It wasn’t long ago that in-flight internet access was either unavailable or simply too expensive but in the past couple of years, many airlines have begun to offer the service. Gogo has been one of the most popular providers and it may become the go-to provider now that it has announced a new technology called 2Ku that will enable speeds up to 70Mbps.
When put up against Gogo’s current 9.8Mbps speeds, 70Mbps is very impressive and is also far greater than what you are likely to find on most airlines that supprt in-flight internet.The roll out will take a while and only Japan Airlines will be receiving 2Ku to begin with. Gogo expects it to take until mid-2015 for any airline to receive the faster internet speeds.
Speed is obviously a very important part of any internet connection but reliability–imagine trying to keep up connectivity on a plan–is also important. To make sure that the service is as good as possible, Gogo will be using new satellite antennas that should add greater support when flying over tropic areas.
2Ku will be used primarily in the global aviation industry whereas Ground to Orbit (GTO) technology will be employed in the United States. GTO will also be capable of providing the 70Mbps speed.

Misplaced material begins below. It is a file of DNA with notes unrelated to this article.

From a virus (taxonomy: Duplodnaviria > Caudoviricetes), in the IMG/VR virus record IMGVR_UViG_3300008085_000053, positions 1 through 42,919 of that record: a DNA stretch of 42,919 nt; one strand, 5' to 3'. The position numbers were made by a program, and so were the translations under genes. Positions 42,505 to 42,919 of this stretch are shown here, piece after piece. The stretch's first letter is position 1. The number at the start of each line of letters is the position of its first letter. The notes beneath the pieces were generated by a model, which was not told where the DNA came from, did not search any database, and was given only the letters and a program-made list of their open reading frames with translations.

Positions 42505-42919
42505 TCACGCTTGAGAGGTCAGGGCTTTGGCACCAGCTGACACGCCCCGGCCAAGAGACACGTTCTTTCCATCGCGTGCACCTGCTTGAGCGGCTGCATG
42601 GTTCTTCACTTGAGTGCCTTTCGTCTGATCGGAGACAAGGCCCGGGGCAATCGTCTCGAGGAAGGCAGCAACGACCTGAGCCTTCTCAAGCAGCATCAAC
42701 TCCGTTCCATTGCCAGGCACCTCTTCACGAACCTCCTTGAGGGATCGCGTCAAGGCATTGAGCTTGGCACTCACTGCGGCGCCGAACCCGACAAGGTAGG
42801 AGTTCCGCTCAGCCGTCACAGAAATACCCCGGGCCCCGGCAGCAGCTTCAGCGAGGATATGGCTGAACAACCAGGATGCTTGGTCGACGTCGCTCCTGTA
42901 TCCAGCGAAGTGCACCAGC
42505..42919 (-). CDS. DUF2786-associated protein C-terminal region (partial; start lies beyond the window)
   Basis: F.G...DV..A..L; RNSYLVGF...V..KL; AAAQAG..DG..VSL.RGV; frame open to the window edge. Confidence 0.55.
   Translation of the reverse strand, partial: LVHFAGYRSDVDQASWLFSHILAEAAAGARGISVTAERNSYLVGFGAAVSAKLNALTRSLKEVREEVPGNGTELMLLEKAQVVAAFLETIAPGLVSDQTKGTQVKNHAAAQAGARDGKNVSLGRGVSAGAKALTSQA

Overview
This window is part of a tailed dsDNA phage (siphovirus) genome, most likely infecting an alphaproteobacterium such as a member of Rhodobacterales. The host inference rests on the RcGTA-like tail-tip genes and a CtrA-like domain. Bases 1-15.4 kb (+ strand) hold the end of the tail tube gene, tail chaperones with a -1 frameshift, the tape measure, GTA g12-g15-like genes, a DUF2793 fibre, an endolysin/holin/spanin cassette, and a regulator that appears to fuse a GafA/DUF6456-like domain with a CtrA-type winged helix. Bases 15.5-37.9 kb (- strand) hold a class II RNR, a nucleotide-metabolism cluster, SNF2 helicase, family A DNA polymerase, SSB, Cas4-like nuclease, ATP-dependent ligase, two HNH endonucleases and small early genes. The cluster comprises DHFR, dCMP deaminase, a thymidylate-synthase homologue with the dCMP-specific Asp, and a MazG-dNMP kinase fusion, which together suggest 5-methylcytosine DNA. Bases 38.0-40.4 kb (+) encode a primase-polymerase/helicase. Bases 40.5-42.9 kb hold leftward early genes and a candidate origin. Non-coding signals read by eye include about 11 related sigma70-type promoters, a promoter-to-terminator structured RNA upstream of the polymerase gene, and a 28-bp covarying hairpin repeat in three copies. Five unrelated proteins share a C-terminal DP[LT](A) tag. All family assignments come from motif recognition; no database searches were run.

It is important to remember that there is a big difference between 70Mbps to a plane and 70Mbps to a household, since fliers have to share the access. Therefore, although the speed increase is coming, streaming massive videos will not necessarily be enabled when there are dozens (or hundreds) of people relying on one connection.
The new antenna that will rolled out alongside 2Ku is just 4.5 inches which Gogo says will reduce drag on airplanes.
Anand Chari, Gogo’s chief technology officer, says that eventually, even newer technologies will allow that speed to be pushed above 100Mbps.
Question – Do you pay for in-flight internet when it is available?
Summary: Gogo has announced its new 2Ku in-flight internet technology. 2Ku will enable speeds up to 70Mbps. Japan Airlines will be the first airline to receive the faster speeds in mid-2015.
image credit: gogoair